Kenneth geers ncis dr peter feaver duke university
This presentation is the property of its rightful owner.
Sponsored Links
1 / 49

Kenneth Geers, NCIS Dr. Peter Feaver, Duke University PowerPoint PPT Presentation


  • 78 Views
  • Uploaded on
  • Presentation posted in: General

Cyber Jihad and the Globalization of Warfare. Kenneth Geers, NCIS Dr. Peter Feaver, Duke University. Computer Networks as a Battle Ground in the Middle East and Beyond. Asymmetric warfare. Unconventional weapons Innovative strategy Leveraging inferior strength to tactical advantage

Download Presentation

Kenneth Geers, NCIS Dr. Peter Feaver, Duke University

An Image/Link below is provided (as is) to download presentation

Download Policy: Content on the Website is provided to you AS IS for your information and personal use and may not be sold / licensed / shared on other websites without getting consent from its author.While downloading, if for some reason you are not able to download a presentation, the publisher may have deleted the file from their server.


- - - - - - - - - - - - - - - - - - - - - - - - - - E N D - - - - - - - - - - - - - - - - - - - - - - - - - -

Presentation Transcript


Kenneth geers ncis dr peter feaver duke university

Cyber Jihad

and the Globalization

of Warfare

Kenneth Geers, NCIS

Dr. Peter Feaver, Duke University

Computer Networks as a Battle Ground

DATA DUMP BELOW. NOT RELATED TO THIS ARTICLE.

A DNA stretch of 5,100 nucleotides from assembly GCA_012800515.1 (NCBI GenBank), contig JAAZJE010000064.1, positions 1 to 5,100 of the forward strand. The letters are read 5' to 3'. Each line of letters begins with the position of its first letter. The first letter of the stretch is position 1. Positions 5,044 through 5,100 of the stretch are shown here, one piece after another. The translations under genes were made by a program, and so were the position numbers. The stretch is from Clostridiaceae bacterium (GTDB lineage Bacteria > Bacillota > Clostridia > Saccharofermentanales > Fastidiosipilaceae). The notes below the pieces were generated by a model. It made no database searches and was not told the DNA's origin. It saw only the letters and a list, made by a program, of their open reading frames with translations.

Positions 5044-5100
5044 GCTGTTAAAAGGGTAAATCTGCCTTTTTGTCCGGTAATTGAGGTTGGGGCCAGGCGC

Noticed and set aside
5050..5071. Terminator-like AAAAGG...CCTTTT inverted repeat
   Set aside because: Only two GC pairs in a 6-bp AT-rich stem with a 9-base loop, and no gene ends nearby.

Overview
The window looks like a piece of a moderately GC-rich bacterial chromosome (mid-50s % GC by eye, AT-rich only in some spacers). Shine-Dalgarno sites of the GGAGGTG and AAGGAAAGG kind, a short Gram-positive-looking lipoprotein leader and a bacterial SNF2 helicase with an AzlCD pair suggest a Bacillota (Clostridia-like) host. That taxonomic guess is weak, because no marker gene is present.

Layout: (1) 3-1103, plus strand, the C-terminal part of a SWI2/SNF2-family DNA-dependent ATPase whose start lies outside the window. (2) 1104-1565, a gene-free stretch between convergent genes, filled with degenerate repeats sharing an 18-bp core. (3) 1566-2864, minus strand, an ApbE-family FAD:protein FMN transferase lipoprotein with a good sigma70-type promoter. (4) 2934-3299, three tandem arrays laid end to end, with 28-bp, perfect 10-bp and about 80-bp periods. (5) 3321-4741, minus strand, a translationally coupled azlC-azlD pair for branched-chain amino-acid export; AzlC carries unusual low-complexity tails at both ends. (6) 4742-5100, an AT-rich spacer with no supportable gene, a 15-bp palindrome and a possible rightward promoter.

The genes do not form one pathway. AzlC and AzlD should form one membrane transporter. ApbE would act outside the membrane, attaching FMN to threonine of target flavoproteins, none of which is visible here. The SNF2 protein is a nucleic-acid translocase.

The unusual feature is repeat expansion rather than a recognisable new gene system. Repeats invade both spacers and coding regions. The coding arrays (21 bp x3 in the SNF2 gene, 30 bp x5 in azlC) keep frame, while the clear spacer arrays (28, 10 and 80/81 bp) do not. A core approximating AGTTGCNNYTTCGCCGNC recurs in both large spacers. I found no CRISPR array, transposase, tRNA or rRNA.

in the Middle East and Beyond


Asymmetric warfare

Asymmetric warfare

  • Unconventional weapons

  • Innovative strategy

  • Leveraging inferior strength to tactical advantage

  • Aimed at attacking the will of your target

  • Leads to fighting chances for the weaker opponent

  • Used by terrorists

  • Used by the media

  • Used by computer hackers


Asymmetry and hacking

Asymmetry and hacking

  • Anonymity

  • Deniability

  • Affordability

  • Myriad avenues of attack

  • Non-state actors can join the fight

  • Subcultures can mobilize


The globalization of warfare

The globalization of warfare

  • Private and state interests sometimes indistinguishable

  • Citizens of country X might fight for country Y

  • Anyone, anywhere, can volunteer at any time

  • Corporations are active participants both as targets and possibly as combatants


Let s go fight

Let’s Go Fight!

  • No traditional chain of command

  • Coalitions of the willing

  • Opportunistic participants

    • Spanish civil war

    • Hacktivism gives everyone a chance to impact the course of history

  • Outsourcing warfare


Cyber targets

Cyber targets

  • Two predominant attacks: DoS and defacements

  • Business loses revenue, government face

  • Is target significant or merely vulnerable to attack?

  • Nation-state involvement


Zone h statistics

Zone-H statistics

  • Why did you deface this website?


Netscan org

Netscan.org

  • Lists broadcast sites, average amplification 5x


The challenges of privatized war retaliation

The Challenges of Privatized War: Retaliation

  • Who really hacked me, or the problem of the last hop

  • What if the hack was state-sponsored?

  • Sue, hack back, or bomb the hell out of them?

  • What do the lawyers say?